It is in God's revelation in Jesus Christ that we have this knowledge, not in some natural knowledge of God, as the liberal theologians would have it. "Far from being founded upon any sort of general anthropology," Barth says, "our proof is absolutely related to Christology." Precisely in the servant-form lies "a veiling of the divine majesty." This is how "the Word enters hiddenness." Jesus' lowliness is not inconsequential, but is precisely how God reveals God's self as both hidden and revealed. “In [Jesus Christ] God reveals Himself inexorably as the hidden God."
Barth's problem with liberal theology was not merely that they identified God with something human, but that they identified God with human greatness, with human glory, and so exalted themselves even more. They were the exalted ones exalting themselves through theology. They were the ones with rights claiming a divine sanction for furthering their own rights over against the rights of others. Barth declared this to be idolatry.
This critique of idolatry was James Cone's starting point as well. Cone's black theology of liberation was aimed at white idolatry, at the identification of divinity with whiteness, and so at the supposed divine sanction of white supremacy. Cone's protest against this idolatry was to boldly proclaim that God is not a God of whiteness, but is wholly other to the white God, and so identifies with oppressed blacks and fights for them.
Similarly, Barth's theology can be described as a black theology. It at least lends itself to black theology. This is so because, for Barth, God reveals God's self in the servant-form of Jesus Christ. The human constructs idols of human glory that are at odds with lowly servant-forms, and so God elects the servant-form to veil and unveil God's self. Jesus is black because Jesus reveals God's self in human lowliness and suffering.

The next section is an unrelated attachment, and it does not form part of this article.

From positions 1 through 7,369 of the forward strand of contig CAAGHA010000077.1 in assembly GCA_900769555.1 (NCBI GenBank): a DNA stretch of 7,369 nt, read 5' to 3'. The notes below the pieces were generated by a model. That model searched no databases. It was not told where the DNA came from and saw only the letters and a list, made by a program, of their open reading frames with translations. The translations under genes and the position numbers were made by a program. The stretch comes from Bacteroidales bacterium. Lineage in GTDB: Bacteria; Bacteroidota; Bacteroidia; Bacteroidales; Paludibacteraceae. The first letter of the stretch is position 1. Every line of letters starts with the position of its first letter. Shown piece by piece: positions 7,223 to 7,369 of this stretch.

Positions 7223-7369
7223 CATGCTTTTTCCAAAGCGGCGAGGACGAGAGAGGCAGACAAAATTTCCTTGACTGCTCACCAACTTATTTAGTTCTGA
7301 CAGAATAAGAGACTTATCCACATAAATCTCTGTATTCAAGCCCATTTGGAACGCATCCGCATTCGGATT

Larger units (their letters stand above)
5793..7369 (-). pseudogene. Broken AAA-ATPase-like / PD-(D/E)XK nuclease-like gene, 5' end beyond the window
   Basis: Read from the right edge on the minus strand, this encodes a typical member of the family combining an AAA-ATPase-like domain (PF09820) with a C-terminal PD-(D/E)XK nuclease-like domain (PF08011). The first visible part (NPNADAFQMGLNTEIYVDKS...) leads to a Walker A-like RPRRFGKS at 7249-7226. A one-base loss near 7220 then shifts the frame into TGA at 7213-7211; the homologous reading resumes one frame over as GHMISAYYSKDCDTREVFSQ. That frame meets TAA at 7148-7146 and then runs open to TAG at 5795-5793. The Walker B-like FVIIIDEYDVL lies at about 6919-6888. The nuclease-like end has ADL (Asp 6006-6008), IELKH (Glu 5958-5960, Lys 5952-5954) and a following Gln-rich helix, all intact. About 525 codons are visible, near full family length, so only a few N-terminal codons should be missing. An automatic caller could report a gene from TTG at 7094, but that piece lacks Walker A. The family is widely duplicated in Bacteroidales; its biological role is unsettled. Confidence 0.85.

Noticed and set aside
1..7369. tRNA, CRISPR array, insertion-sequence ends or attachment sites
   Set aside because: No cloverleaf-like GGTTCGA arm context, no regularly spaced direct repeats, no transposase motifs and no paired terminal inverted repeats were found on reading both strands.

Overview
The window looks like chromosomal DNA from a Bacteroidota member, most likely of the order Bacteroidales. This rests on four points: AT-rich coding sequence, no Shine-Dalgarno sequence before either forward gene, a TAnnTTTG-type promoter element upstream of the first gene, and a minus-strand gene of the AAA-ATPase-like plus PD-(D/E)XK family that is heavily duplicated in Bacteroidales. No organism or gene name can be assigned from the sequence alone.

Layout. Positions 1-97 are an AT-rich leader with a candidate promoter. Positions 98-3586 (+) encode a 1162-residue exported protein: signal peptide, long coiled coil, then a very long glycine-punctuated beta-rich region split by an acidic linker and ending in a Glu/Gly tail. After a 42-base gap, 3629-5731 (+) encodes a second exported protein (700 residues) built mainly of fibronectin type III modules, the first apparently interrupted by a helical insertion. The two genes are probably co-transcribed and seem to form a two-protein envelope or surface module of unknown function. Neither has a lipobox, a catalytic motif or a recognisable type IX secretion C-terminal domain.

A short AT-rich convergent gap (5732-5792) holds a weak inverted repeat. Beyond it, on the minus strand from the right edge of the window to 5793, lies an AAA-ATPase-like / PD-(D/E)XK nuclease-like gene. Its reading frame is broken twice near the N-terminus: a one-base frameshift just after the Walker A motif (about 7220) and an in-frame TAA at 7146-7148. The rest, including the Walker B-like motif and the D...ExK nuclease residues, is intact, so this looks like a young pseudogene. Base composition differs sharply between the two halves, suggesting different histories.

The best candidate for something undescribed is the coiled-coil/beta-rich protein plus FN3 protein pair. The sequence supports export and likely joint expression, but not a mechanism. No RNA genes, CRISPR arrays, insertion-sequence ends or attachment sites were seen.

To fail to understand this about Barth's theology is to make Barth's God an abstract concept of otherness, reducible to the idea of the "unconditioned" or the "undeconstructable" in philosophy. Barth again and again insists that the hiddenness of God is not this, that God's hiddenness is not merely a general mysteriousness, or a general concept of that which is beyond human conception. God veils God's self, and God does this not just in defying human thinking, but in veiling God's self in what humans deem undesirable, unworthy, and unwelcome.
To fail to witness to God's hiddenness in those who are lowly is to fail to witness to the Word of God. To fail to see Christ in the otherness of those who are suffering is to fail to see Christ altogether. To fail to see God suffering with the black community is to fail to see the cross.
And even further, to fail to understand one's self as responsible for acting on behalf of the poor and oppressed is to fail to understand our God-given responsibility. As Barth says, we cannot hear and believe God's identification with the lowly "without feeling a sense of responsibility in the direction indicated." Specifically, he says,
There follows from this character of faith a political attitude, decisively determined by the fact that man is made responsible to all those who are poor and wretched in his eyes, that he is summoned on his part to espouse the cause of those who suffer wrong. ... He cannot avoid the question of human rights. He can only will and affirm a state which is based on justice. By any other political attitude he rejects the divine justification.According to Barth, God is particularly concerned for the poor and oppressed, particularly concerned for their liberation. To hear and believe God's Word then behooves one to be responsible for the poor and oppressed, and to work for their liberation.
So then, to hear and believe God's Word today means to be moved by the suffering of the black community, and to act accordingly. To fail to do so is, as Barth said, to reject divine justification.
 James H. Cone, A Black Theology of Liberation, 40th anniversary ed. (Maryknoll: Orbis Books, 2010), 19-20)
 Cone, 20.
 Karl Barth, A Unique Time of God: Karl Barth's WWI Sermons, ed. and trans. William Klempa (Louisville: Westminster John Knox Press, 2016), 109.
 Barth, A Unique Time of God, 111.
 Karl Barth, Der Römerbrief, 1st ed., quoted in George Hunsinger, "Toward a Radical Barth," in Karl Barth and Radical Politics (Philadelphia: The Westminster Press, 1976), 225.
 Martin Luther, Heidelberg Disputation, in The Annotated Luther, Vol. 1: The Roots of Reform, ed. Timothy J. Wengert (Minneapolis: Fortress Press, 2015), 99.
 Karl Barth, The Epistle to the Romans, 6th ed., trans. Edwyn C. Hoskyns (New York: Oxford University Press, 1933), 444.
 Barth, The Epistle to the Romans, 444.
 Karl Barth, Church Dogmatics, Vol. II: The Doctrine of God, Part 1, eds. G. W. Bromily and T. F. Torrance, trans. T. H. L. Parker, W. B. Johnston, Harold Knight, and J. L. M. Haire (New York: T&T Clark, 1957 [repr. Peabody: Hendrickson Publishers, 2010]), 386.
 Karl Barth, Church Dogmatics, Vol. I: The Doctrine of the Word of God, Part 2, eds. G. W. Bromily and T. F. Torrance, trans G. T. Thomson and Harold Knight (New York: T&T Clark, 1956 [repr. Peabody: Hendrickson Publishers, 2010]), 44.
 Barth, CD I.2, 37.
 Barth, The Epistle to the Romans, 369.
 Barth, CD II.1, 386-387.